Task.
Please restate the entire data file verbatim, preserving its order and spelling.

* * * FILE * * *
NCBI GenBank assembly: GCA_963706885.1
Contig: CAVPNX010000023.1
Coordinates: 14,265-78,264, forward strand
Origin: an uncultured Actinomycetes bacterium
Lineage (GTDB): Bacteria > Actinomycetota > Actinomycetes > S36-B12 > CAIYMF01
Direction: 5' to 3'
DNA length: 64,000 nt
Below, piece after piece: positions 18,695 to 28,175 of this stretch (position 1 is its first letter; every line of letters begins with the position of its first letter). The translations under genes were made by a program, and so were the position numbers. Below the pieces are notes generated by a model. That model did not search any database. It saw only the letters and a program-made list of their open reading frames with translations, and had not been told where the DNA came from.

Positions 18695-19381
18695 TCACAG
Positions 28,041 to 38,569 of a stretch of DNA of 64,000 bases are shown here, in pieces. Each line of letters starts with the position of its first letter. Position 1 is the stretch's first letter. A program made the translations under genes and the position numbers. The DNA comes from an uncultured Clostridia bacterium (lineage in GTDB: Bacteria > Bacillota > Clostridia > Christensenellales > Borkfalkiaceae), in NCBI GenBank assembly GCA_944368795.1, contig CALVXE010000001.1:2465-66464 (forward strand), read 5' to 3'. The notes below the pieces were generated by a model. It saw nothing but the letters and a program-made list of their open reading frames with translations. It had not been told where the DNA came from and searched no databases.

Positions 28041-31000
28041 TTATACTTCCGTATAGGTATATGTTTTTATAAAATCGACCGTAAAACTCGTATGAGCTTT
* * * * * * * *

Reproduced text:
NCBI GenBank assembly: GCA_963706885.1
Contig: CAVPNX010000023.1
Coordinates: 14,265-78,264, forward strand
Origin: an uncultured Actinomycetes bacterium
Lineage (GTDB): Bacteria > Actinomycetota > Actinomycetes > S36-B12 > CAIYMF01
Direction: 5' to 3'
DNA length: 64,000 nt
Below, piece after piece: positions 18,695 to 28,175 of this stretch (position 1 is its first letter; every line of letters begins with the position of its first letter). The translations under genes were made by a program, and so were the position numbers. Below the pieces are notes generated by a model. That model did not search any database. It saw only the letters and a program-made list of their open reading frames with translations, and had not been told where the DNA came from.

Positions 18695-19381
18695 TCACAG
Positions 28,041 to 38,569 of a stretch of DNA of 64,000 bases are shown here, in pieces. Each line of letters starts with the position of its first letter. Position 1 is the stretch's first letter. A program made the translations under genes and the position numbers. The DNA comes from an uncultured Clostridia bacterium (lineage in GTDB: Bacteria > Bacillota > Clostridia > Christensenellales > Borkfalkiaceae), in NCBI GenBank assembly GCA_944368795.1, contig CALVXE010000001.1:2465-66464 (forward strand), read 5' to 3'. The notes below the pieces were generated by a model. It saw nothing but the letters and a program-made list of their open reading frames with translations. It had not been told where the DNA came from and searched no databases.

Positions 28041-31000
28041 TTATACTTCCGTATAGGTATATGTTTTTATAAAATCGACCGTAAAACTCGTATGAGCTTT